FORT KENT, Maine — The town moved a little closer to recovering from last spring’s disastrous flooding with news that the Maine Department of Economic and Community Development is kicking in $120,000 to help match federal assistance money.
“State funding will enable the hardy people of Fort Kent to continue the path of rebuilding and renewal after the devastating flooding that occurred earlier this year,” Gov. John Baldacci said in a prepared release. “I am pleased the state funds are dedicated to help this purpose.”
On April 28, runoff from a record winter snowfall pushed the St. John and Fish rivers well over their banks and created one solid body of water covering a portion of Fort Kent’s East Main Street.
Caught in the middle were several residences, an elderly housing complex and the town’s Catholic church.
Soon after the flood, President Bush declared the scene a disaster area, opening the door for federal relief funds.
In all, 30 dwellings were damaged to the point of no longer being habitable, and of those, 23 qualified for acquisition and demolition through the Federal Emergency Management Agency Hazard Mitigation Grant Program. Under the mitigation program, FEMA pays 75 percent of the cost with a 25 percent required local match.
In Fort Kent the acquisition and demolition program costs are estimated at $1.11 million with FEMA providing close to $830,000.
This means Fort Kent had to come up with a match of just under $280,000. Some of that will come in the form of in-kind services such as the demolition of homes, the cost of which would be put toward the match.
“The state funds will make a world of difference,” Town Manager Don Guimond said. “It makes the matching component of this process achievable.”
The funds are coming to Fort Kent through the Department of Economic and Community Development’s Block Grant Urgent Need Program.
Under that program, the matching funds are available to help offset the match for acquisition of homes formerly occupied by low- to moderate-income families.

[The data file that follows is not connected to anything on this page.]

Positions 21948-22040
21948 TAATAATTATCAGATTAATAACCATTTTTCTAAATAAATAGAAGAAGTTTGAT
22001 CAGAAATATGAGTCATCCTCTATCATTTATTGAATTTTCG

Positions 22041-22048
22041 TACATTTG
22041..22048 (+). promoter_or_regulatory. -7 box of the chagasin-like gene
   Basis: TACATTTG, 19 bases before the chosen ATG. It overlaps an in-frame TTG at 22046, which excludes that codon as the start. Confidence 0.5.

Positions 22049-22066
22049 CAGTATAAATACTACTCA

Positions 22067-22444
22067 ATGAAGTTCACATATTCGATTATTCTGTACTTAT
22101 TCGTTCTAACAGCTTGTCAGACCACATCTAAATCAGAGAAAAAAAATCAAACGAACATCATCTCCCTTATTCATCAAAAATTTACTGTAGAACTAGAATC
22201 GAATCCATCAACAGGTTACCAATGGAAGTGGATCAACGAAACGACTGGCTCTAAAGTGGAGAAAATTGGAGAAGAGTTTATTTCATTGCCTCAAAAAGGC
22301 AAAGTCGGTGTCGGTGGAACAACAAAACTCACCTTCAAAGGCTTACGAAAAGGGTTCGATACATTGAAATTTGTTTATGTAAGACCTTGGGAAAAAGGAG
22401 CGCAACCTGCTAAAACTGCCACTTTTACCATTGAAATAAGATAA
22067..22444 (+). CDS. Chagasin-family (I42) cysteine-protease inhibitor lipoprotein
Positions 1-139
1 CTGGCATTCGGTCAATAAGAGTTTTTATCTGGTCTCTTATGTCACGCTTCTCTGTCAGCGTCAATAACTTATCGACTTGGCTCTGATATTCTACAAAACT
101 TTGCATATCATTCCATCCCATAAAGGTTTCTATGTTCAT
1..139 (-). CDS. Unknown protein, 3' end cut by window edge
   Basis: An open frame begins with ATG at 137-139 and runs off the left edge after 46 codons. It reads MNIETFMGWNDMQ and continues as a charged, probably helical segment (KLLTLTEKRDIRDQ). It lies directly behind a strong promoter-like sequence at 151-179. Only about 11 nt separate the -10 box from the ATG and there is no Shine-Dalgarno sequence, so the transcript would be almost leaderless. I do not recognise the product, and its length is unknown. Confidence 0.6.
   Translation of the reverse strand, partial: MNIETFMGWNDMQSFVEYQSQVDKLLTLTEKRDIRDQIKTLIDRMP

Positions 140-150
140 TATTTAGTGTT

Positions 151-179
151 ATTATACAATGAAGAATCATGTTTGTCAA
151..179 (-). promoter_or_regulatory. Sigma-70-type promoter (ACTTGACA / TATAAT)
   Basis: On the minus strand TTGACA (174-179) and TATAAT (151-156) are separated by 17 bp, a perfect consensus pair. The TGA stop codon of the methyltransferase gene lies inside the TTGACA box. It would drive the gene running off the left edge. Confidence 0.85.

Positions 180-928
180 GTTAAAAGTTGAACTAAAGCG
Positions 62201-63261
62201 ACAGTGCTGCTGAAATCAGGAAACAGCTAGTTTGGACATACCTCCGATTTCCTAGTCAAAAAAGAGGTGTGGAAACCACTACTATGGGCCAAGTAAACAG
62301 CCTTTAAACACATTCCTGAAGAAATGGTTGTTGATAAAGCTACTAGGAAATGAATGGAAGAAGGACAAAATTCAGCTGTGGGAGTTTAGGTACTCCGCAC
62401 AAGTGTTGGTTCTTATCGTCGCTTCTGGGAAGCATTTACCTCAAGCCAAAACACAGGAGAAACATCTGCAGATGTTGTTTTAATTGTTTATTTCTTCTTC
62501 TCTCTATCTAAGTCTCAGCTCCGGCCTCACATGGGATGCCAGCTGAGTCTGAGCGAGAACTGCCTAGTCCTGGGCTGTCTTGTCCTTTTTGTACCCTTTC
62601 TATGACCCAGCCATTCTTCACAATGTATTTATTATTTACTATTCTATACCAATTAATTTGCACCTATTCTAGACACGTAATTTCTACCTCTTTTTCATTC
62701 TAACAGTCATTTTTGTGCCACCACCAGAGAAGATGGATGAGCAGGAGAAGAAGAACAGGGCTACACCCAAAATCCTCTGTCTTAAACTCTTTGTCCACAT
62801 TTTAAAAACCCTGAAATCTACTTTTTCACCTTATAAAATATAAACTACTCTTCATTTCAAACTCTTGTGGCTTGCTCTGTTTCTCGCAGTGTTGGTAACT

Guimond said six homes have been identified in addition to the elderly housing complex.
“We are now in the process of soliciting proposals for appraisals,” Guimond said. “This project must be complete by the end of 2009.”
Participation in the acquisition program is strictly voluntary, Guimond said.
“It takes time for communities to recover from a natural disaster,” Baldacci said. “We haven’t forgotten the struggles facing residents of Fort Kent. They are resilient and I am confident that they will emerge stronger than ever when these mitigation steps are completed.”
In other flood mitigation projects, Guimond said, work is nearing completion on the earthen berm that protected the town’s west end from the flood, and the Army Corps of Engineers has completed significant riprap projects along the banks of the Fish River where it meets the St. John River.
During the flood, members of the town’s Public Works Department hauled in numerous loads of dirt and gravel to construct a temporary berm that prevented the flooding Fish River from washing down Main Street.
Another plan calls for demolishing the elderly housing destroyed by the flood and relocating the town’s RV park to that location.